In a way and with an emphasis never before seen in political discourse and debate in the U.S., the issue of healthcare reform has taken center stage as one of the top priorities among Democratic presidential candidates.
At every debate and every forum, at every town hall meeting and union hall gathering, the question comes up: What are your plans to reform our healthcare system?
Not surprisingly, every candidate has a plan. The kindest observation that can be made regarding those plans is that they reflect an acknowledgement by the candidates that something is terribly wrong and that something needs to be done to solve the problem. For the most part, they define the problem in terms of the 47 million Americans who are uninsured, the estimated 50 million Americans who are underinsured or the millions of others who are at risk of losing whatever insurance they have because of circumstances beyond their control, such as job loss or changes in employer-paid benefits.
Those candidates are wrong. What they see as the problem is merely a sad, sometimes tragic, litany of symptoms. The real problem, I submit, is that healthcare in the U.S. is delivered by a system that is controlled and directed by for-profit insurance and pharmaceutical companies whose financial prosperity depends on providing as little healthcare as possible. We can no longer treat healthcare as a marketplace commodity for sale to those who can afford it. We must recognize that the U.S. stands alone among major industrialized nations in its failure to ensure adequate healthcare for its citizens is the problem.
There is only one real solution for the problem, and that solution is to remove for-profit from the healthcare equation. And I am the only candidate who has proposed that solution.
House Resolution 676, introduced in January and co-authored by Rep. John Conyers (D-Mich.) and myself, would establish a national, not-for-profit, single-payer insurance program that would cover all Americans for all necessary medical care. This bill, also known as the U.S. National Health Insurance Act, would provide coverage for prescription drugs, inpatient and outpatient care, primary and preventive care, emergency services, vision and dental care, mental health, home health, physical therapy, rehabilitation (including for substance abuse), chiropractic services and long-term care. There would be no premiums, no deductible and no copays.
The bill has 76 co-sponsors in the House of Representatives and has been endorsed by the California Nurses Association, National Nurses Organizing Committee, Physicians for a National Health Program, hundreds of labor union locals, and a number of local and state governmental bodies across the country. It also is the only healthcare plan endorsed by filmmaker Michael Moore, whose courageous, landmark documentary Sicko was a blistering expose of the for-profit healthcare system in America.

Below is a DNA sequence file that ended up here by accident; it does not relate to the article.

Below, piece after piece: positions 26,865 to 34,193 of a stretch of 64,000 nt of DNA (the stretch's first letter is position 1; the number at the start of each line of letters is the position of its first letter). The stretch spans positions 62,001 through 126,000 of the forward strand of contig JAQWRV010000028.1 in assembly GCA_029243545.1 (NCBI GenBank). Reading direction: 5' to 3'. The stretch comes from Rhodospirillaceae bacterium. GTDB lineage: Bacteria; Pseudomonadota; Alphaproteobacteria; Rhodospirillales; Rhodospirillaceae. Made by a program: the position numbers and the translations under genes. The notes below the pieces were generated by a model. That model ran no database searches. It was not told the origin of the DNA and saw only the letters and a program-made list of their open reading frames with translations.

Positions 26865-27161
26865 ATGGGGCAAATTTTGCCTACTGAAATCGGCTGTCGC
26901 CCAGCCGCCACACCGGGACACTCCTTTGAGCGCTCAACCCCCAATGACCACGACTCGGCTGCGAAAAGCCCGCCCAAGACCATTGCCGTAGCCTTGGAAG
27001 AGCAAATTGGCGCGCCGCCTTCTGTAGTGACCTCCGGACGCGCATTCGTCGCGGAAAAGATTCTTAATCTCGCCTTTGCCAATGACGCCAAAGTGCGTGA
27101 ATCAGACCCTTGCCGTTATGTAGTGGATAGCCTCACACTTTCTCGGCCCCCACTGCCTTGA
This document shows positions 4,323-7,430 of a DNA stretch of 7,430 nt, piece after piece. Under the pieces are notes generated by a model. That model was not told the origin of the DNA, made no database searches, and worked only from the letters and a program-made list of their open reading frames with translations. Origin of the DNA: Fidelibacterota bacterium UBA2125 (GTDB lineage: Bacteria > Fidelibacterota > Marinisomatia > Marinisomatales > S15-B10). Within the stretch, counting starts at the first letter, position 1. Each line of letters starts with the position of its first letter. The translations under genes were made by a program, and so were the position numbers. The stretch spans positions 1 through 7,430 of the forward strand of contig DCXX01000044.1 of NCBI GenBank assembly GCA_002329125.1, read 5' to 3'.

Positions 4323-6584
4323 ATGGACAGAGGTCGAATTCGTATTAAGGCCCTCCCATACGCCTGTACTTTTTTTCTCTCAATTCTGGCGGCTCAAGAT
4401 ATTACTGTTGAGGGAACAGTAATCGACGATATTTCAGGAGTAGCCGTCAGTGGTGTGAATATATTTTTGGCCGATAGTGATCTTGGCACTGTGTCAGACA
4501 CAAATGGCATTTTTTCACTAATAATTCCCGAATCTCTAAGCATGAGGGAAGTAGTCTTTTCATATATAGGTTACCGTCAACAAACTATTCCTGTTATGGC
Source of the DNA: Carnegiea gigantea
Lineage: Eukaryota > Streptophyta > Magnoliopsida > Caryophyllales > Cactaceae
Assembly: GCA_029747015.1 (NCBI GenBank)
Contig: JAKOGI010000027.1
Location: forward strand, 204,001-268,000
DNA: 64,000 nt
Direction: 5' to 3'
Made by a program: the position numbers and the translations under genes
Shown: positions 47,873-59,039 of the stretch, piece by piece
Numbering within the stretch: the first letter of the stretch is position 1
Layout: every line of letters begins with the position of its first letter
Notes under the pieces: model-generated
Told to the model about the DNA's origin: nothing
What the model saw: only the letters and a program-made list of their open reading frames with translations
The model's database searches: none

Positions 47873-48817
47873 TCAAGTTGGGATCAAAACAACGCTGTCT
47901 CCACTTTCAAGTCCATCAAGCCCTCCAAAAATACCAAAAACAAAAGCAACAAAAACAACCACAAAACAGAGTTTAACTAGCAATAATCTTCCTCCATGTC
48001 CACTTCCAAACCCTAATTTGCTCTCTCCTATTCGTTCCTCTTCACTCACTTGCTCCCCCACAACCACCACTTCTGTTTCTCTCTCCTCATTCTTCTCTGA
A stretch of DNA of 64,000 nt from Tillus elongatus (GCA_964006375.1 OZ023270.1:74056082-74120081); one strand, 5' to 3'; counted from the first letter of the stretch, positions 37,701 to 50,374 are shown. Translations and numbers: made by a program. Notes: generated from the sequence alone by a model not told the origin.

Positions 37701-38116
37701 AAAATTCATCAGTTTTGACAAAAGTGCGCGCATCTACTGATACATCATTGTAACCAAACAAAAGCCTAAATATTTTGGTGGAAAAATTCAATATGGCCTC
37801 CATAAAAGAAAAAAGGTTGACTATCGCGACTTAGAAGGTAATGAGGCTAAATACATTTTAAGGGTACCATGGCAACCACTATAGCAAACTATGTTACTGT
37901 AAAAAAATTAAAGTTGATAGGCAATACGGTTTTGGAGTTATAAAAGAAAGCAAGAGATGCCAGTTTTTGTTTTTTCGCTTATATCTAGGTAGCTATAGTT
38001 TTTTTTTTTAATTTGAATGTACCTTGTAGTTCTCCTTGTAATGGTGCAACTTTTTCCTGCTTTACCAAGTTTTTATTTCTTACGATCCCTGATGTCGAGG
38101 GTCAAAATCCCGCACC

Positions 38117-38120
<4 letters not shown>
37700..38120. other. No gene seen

HR 676 represents a fundamental change, not only in how healthcare is financed and delivered, but in our national philosophical and moral definition of what healthcare is: a basic right of the people in an enlightened society, and a social and moral obligation of the government to its citizens.
And it is eminently affordable.
We spend more than $2.2 trillion a year on our current for-profit healthcare system. More than 30 cents of every dollar go to cover costs and expenses that have nothing to do with delivering healthcare: profits, dividends, executive salaries, stock options, bonuses, advertising, marketing, paperwork, and a host of duplicative and redundant services among legions of separate, independent, for-profit insurance and pharmaceutical companies. Thats more than $660 billion per year that doesnt go directly to pay for healthcare.
Clearly, we are already paying for a national healthcare insurance system. Were just not getting it. Instead, were paying for a ridiculously inefficient and scandalously discriminatory patchwork system that prospers more and more only when it provides less and less care. Physicians, nurses and other medical professionals who are in the best position to collaborate with patients to make healthcare decisions are at the mercy of insurance companies profit-driven decisions.
At the same time, while other candidates assert with seemingly zealous rhetoric that their plans will help those tens of millions of Americans who are being denied coverage or are paying too much for it, they propose no fundamental change in the current system. Rather than removing for-profit insurance companies from the system, they propose subsidizing those companies as a means of reducing premiums and costs. Some propose incentives (subsidies) to employers to help cover employees healthcare costs. Some propose more aggressive negotiations with insurance and pharmaceutical companies to make coverage more affordable for more people.
But the seldom-spoken reality is that every plan except mine would keep the for-profit companies in place and in control. Every plan except mine would still leave millions of Americans uninsured or underinsured. Every plan except mine reflects an unwillingness to challenge the politically and financially powerful insurance and pharmaceutical industries.
I am not afraid to challenge those interests. My campaign is not funded by them. My personal investment portfolio will not increase in value if the government begins pouring billions of dollars in subsidies into the for-profit healthcare industry. My loyalty and my commitment is to the American people. A universal, not-for-profit, single-payer health insurance plan for America is a moral and economic imperative. It is the No. 1 domestic policy issue, and reform requires more than rhetorical bandaging. It requires major surgery.